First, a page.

Now that the Olympics are over, I wonder to myself what I am going to watch when midnight rolls around. Without Michael Phelps swimming his way into the record books and high school girls jumping around on pieces of wood that are less than four inches wide, the nights seem pretty dull.
Before the Beijing games even started, I told everyone I knew that I would not be caught dead watching them this time around. Football preseason and Major League Baseball were on primetime television, and it was impossible for the Olympics to steal the spotlight from my two favorite sports. However, that changed after one jump into the pool by Phelps. How many of us can say we were glued to our televisions at 11 p.m. screaming and hollering at this amazing swimmer to kick harder and reach farther for the wall in order to win a gold medal?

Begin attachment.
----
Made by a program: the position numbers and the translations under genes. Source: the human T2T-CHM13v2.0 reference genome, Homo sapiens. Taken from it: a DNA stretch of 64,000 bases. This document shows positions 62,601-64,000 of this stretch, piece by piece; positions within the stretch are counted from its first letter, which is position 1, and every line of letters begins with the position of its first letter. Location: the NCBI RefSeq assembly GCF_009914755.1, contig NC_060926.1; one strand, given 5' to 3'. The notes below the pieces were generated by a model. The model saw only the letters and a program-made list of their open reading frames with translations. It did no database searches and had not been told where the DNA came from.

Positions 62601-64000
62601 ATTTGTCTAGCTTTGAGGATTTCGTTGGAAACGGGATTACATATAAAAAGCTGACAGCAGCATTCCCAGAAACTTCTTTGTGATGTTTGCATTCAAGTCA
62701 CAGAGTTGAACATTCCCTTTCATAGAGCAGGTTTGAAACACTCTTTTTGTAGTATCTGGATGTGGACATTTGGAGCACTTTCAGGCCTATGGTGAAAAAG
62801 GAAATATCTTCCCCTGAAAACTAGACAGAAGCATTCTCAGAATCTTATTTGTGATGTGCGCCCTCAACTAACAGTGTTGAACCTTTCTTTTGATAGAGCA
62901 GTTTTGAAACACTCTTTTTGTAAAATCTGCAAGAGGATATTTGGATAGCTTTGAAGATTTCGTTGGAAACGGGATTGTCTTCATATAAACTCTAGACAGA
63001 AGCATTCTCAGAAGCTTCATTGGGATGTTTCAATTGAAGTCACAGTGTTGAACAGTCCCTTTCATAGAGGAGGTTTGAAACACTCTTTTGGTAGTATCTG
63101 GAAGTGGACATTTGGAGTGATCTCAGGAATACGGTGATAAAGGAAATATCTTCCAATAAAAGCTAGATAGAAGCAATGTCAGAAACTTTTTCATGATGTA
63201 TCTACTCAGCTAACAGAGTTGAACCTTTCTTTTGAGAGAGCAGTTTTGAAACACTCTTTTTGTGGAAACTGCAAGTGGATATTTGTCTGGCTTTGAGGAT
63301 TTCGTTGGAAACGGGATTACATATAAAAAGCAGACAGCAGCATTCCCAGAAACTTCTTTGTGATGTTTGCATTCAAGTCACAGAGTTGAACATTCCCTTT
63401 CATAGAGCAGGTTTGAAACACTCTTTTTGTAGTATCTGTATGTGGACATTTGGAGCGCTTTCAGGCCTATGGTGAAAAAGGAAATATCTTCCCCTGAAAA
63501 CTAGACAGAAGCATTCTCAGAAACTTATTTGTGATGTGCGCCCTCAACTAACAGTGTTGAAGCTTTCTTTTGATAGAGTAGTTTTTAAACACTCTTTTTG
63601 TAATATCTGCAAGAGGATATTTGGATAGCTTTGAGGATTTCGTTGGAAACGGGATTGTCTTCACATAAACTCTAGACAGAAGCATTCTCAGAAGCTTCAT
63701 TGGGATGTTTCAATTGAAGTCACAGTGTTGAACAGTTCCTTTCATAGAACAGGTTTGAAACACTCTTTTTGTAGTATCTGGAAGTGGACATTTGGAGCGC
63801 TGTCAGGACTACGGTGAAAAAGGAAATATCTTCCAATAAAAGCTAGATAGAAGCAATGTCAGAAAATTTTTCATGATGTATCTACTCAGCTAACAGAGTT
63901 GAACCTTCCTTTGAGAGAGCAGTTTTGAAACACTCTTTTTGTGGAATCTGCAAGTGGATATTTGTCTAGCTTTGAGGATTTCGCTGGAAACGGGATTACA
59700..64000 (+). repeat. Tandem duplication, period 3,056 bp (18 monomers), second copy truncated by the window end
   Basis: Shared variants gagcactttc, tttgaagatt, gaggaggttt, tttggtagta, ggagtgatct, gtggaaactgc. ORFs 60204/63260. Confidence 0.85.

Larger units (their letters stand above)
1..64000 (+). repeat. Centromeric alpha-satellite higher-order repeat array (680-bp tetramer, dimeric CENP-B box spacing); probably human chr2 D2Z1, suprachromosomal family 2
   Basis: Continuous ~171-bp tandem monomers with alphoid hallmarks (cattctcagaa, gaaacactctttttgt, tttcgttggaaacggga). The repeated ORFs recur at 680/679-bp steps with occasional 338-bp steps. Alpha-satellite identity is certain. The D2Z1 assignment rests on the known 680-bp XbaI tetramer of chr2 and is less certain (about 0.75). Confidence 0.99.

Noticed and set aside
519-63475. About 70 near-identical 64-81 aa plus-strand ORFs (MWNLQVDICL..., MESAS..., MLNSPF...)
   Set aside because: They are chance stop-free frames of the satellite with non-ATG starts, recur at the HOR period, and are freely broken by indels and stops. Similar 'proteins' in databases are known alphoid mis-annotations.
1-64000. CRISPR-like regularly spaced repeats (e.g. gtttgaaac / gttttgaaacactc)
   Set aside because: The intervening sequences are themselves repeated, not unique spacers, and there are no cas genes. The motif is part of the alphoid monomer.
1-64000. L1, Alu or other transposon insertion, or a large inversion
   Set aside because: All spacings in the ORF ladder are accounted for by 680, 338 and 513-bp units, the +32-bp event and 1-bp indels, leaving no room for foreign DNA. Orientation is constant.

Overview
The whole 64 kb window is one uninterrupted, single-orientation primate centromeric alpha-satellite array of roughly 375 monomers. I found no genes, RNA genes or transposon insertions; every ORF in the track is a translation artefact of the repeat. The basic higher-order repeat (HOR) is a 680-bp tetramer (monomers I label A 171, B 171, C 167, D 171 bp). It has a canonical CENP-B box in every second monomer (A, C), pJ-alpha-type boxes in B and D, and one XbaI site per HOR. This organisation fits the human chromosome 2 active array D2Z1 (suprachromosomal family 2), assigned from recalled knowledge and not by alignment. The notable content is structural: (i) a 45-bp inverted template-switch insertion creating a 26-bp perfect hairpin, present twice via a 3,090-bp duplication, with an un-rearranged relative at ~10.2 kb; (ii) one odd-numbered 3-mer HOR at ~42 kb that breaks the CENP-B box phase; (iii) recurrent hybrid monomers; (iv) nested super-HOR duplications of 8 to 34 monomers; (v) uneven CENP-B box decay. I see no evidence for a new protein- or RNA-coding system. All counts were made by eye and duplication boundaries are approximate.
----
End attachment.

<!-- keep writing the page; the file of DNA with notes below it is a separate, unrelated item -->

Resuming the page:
It’s truly amazing how one guy could capture the hearts of an entire country when all he was doing was swimming.
I knew once I started to watch Phelps and his ability to crush the competition, I wouldn’t miss another lap. I don’t see how anyone could. His records may never be broken again. I witnessed history in the making, and so did millions of other people. Phelps broke a record that was on the books for 36 years by former Olympic swimmer Mark Spitz. When Spitz won seven gold medals in the 1972 Olympics, that record was said to be one of the most difficult to break. That was true for three decades, until a dolphin-like man by the name of Michael Phelps jumped into the pool.
If you missed any of Phelps’ races, you missed out on a piece of history. I had never used my TIVO this much until I saw him in race one, but I wore the remote and recorder out for an entire week. We all missed out on Big Brown going for the horse racing Triple Crown, but we were rewarded with a better show. In fact, it was such a great performance that it may never happen again in our lifetime.
Shawn Redd is a junior news-editorial journalism major from Sunnyvale.